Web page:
High concept, tiny budget thrillers are ironically, something of a cliff edge for filmmakers; they’re often either a breeding ground for clever innovation, or they totally fall apart at the seams with wild intentions but not enough resources to follow through properly. And while Howard J. Ford’s The Ledge definitely boasts a meaty genre set-up that makes for a killer hook, actually pulling it off ends up much harder than it looks.

 Experienced climber Kelly (Brittany Ashworth) finds her gorgeous European mountain-climbing vacation taking a turn for the nightmarish, when her best friend Sophie winds up dead at the hands of a gang of hyper-masculine city bros. With a video of the attack in her rucksack and only one escape route, she makes for the nearest cliff, soon finding herself trapped without supplies, suspended hundreds of feet in the air, and with the killers giving chase.

2 The Ledge (Signature Entertainment) [10]It’s a vicious opening act that certainly fires on all cylinders to get Kelly onto the eponymous ledge, and the climbing sequences themselves are impressively shot. But once she’s there, writer Tom Boyle’s script all but stops dead in its tracks. Ford switches gears into more of a survival thriller-come-Mexican-standoff, with the killers hanging over Kelly’s every movement, but without the run-and-gun energy of the chase, that’s where the real cracks start to show.

 Namely, a very, very weak script that’s written almost entirely in ’80s movie cliches. Ben Lamb’s uber-macho Joshua, the gang leader and all-round baddest egg, is an incredibly silly stereotype of fragile masculinity that’s so outdated, Lamb’s performance comes across as more high-camp than it does imposing. He’s stocky, well-coiffed and a serial cheater, totally incapable of empathy and seems to only function by insulting his pals or flat-out murdering people. His followers are just that – terrified minions, and by the time we reach their stand-off with Kelly, not only do we want absolutely nothing to do with them, they’re actually the only characters we seem to know anything about.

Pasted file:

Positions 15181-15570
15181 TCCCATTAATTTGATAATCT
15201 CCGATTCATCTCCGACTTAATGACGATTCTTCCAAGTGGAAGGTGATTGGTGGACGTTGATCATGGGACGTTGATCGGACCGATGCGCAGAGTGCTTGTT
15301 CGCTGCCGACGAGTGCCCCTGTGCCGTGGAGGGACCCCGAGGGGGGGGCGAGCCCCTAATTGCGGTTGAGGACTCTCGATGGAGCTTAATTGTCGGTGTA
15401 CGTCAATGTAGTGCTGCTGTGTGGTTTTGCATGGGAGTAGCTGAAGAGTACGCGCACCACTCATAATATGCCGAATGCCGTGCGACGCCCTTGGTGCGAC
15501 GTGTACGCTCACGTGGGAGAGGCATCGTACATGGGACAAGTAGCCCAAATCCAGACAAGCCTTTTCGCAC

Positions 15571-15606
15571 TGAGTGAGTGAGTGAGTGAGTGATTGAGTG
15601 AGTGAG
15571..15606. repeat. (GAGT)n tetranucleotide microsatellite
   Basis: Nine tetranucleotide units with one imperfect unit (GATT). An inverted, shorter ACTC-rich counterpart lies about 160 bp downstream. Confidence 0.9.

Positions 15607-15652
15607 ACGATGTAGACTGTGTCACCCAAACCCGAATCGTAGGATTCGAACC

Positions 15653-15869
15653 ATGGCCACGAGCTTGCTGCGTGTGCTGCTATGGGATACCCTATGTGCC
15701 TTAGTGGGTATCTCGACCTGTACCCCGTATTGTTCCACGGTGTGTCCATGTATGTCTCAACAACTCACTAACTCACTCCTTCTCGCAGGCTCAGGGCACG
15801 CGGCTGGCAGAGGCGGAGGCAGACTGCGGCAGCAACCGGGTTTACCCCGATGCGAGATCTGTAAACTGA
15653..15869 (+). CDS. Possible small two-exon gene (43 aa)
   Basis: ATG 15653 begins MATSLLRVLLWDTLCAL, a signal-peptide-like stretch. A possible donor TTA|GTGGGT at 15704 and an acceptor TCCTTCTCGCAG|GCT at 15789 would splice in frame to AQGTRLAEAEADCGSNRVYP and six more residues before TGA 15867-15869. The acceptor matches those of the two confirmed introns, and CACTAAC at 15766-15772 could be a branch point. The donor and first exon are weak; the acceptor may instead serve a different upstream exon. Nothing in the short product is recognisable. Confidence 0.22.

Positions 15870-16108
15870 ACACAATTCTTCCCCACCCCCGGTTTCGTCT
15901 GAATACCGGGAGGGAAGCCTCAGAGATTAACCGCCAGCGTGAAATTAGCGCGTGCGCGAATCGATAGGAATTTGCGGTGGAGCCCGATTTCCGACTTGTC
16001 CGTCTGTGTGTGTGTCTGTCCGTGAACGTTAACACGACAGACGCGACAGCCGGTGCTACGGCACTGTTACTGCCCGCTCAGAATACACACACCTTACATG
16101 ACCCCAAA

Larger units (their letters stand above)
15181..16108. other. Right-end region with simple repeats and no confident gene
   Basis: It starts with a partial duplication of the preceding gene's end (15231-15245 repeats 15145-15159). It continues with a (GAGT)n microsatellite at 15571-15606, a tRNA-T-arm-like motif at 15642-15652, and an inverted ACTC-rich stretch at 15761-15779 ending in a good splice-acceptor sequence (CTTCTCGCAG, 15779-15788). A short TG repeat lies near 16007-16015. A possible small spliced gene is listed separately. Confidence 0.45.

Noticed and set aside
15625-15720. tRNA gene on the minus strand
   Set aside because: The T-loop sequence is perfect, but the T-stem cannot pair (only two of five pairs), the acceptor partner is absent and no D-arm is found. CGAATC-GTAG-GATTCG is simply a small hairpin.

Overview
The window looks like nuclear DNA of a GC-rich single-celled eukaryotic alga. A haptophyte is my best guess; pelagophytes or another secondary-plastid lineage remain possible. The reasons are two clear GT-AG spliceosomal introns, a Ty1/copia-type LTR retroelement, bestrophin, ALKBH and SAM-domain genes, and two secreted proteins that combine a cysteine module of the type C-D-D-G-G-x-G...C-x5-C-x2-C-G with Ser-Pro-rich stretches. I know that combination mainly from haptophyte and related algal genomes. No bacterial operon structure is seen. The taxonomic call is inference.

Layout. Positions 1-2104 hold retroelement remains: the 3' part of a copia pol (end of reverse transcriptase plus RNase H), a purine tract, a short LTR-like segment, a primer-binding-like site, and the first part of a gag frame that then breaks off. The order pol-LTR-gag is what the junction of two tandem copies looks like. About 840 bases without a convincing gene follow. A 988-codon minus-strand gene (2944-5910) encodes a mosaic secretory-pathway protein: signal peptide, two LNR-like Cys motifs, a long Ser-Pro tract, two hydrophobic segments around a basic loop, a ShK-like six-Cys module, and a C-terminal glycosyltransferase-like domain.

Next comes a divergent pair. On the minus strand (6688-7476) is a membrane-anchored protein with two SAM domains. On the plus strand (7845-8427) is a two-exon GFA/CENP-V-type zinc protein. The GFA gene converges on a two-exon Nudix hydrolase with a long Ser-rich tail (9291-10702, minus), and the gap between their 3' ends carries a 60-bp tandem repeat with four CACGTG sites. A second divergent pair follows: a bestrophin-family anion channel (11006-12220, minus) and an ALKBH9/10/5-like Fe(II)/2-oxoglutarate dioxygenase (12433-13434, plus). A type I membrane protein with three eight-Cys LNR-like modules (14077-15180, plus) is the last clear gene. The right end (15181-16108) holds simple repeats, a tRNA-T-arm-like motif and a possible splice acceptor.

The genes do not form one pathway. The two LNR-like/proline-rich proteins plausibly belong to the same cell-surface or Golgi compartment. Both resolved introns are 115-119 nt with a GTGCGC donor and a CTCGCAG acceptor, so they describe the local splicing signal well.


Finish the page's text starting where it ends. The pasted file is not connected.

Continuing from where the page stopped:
Ford’s film spends so long trying to buff out the many various and one dimensional personalities of Kelly’s male attackers and their sordid histories, that it totally forgets to sketch out any sort of arc or background for her. There’s a few ropey flashbacks that often play closer to self-parody than backstory, but otherwise she’s just a young, athletic woman stuck on a cliff, and Ashworth has absolutely no emotional history to take from, leaving her performance – much like the character – totally stuck.

3 The Ledge (Signature Entertainment) [1] There’s no denying that all-in, there’s some fun to be had here in the tenser moments, and Ford and his team’s action and effects work fit with the cheap and cheerful lensing nicely. But without a central character to care about, it’s hard to get even remotely wrapped up in what’s going on, let alone get so much so that you can look past the gaping flaws.

 Old-school genre movies are such a goldmine for fun, and while the older releases have a locked-in, tongue-in-cheek charm that we can look back on, newer efforts can’t expect to keep tapping the same wells without any sense of update or modernisation. The Ledge is a perfect example of a genre film that’s trapped in the past; so heavily focussed on hitting the standard tried-and-tested tropes, that it can’t function as a contemporary thriller.

 It’s a cat-and-mouse movie that’s more interested in the nastiness of its rapist villains than its actual lead. A film that’s attitude towards its female characters feels tone deaf at best, and actively tokenistic at worst. Something that might’ve worked thirty years ago, but feels frustratingly short of the mark in 2022.